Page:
It may be a long way from Barcelona’s Nou Camp to Maltby Main’s Muglet Lane, but Scarborough Athletic skipper Tony Hackworth is still relishing every kick of the football.
After sampling the bright lights of the top level of the game, 32-year-old Hackworth is now thriving in his role as an honourary Scarborian.
The focus that handed the attacker his breakthrough for Leeds United against Barcelona and Lazio in late 2000 still remains. But now it focuses solely on hauling Boro through the divisions.
“I went to a fans forum at the start of the season and we said that if we didn’t get promoted this season then we never would,” said Hackworth. “If we don’t manage it then it would be a massive, massive disapointment.
“It is vital that we have strength in depth because it was what we lacked last season. When we had a few players out suspended or injured then we tended to struggle. I know third isn’t a bad finish, but it wasn’t up to the club’s standards, moving up is our only aim.
“It is going to be tough because everyone raises the game and treats it as their cup final when they play us because we are the so-called biggest team in the league.”
The Boro captain also has big plans for himself this season, as he aims to chip into the Athletic goal-rush.
He added: “I told Rudy that I want at least 16 or 17 goals this season.
“We have talked about a few positions I want to play. I like to be in behind the front two or in the centre of midfield, but I’m not really bothered.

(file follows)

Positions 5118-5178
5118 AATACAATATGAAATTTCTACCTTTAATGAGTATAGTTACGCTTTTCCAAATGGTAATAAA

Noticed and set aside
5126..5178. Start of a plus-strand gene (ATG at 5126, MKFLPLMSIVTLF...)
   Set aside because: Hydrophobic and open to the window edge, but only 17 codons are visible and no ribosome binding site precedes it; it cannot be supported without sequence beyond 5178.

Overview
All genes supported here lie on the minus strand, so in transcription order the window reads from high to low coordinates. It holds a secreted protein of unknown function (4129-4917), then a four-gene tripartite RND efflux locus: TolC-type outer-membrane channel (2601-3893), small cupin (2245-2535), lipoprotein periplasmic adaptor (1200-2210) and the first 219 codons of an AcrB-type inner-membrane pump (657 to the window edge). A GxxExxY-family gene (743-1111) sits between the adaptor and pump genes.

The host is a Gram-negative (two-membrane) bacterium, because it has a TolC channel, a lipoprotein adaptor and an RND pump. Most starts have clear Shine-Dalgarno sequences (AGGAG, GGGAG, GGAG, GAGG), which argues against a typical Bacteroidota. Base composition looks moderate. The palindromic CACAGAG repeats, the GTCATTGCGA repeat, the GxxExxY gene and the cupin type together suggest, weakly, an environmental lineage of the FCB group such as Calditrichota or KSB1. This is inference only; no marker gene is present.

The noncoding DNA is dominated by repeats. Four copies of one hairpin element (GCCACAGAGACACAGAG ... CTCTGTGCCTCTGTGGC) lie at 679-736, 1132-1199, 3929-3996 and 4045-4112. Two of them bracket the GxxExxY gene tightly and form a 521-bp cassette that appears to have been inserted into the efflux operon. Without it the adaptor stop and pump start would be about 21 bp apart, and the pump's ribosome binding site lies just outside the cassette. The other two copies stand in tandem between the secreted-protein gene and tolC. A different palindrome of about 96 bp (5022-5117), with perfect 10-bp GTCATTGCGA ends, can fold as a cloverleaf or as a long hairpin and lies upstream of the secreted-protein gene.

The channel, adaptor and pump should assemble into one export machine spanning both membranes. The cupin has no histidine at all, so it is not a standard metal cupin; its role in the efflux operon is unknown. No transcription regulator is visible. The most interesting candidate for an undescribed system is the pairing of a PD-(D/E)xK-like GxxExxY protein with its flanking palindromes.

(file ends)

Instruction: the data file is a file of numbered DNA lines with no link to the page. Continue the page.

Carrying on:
“I filled in at centre-half last season and I enjoyed that, so it doesn’t matter really as long as it benefits the team.”
Having moved to the town almost 10 years ago after a spell at Notts County, Durham boy Hackworth now sees Scarborough as home. As well as settling into the town he is also growing further into his role at Pindar School.
“I had been injured at Notts County for a while so I wasn’t playing a lot of football. I spoke to Scarborough boss Russell Slade and played my first game away at Chester, luckily for me I did well, got a great reception from the fans and jumped at the chance to sign.
“We had some cracking players at the time, but it all descended into a bit of a nightmare in the seasons that followed.
“I still love living in Scarborough, though I didn’t think I’d stay here this long. After the club went bust I got my job at Pindar School, moved to the nearest club in Whitby. When Rudy came in for me I jumped at the chance of coming back to play for Scarborough.
“I am really enjoying my time at Pindar. It seems like yesterday since Mitch Cook and I went to speak to Hugh Bellamy, who was headteacher back then, but I still love the job.
“I scored the last goal for Scarborough FC away at Hucknall and after that, when the club did go under, I never thought I’d be back playing for a Scarborough team.
“It was horrendous when it went under. I think there was only four or five of us training full-time and we didn’t have jobs to go to.
“You never think it is going to happen, you always have the view that somebody will come in and save the club.”
Hackworth did see some positives from that final season in the Conference North though, adding: “For the younger lads like Ryan Blott, that season was the perfect chance for them to play and make a name.
“I think he was 18 at the time, but since then he has grown and grown.
“I‘m surprised that Blotty has stayed at Scarborough Athletic because of the interest strikers attract when they score that many goals. I don’t think he had a fair crack of the whip at Whitby when he went there, but he is still a young lad and there is no reason why he can’t climb the ladder with Scarborough once again.”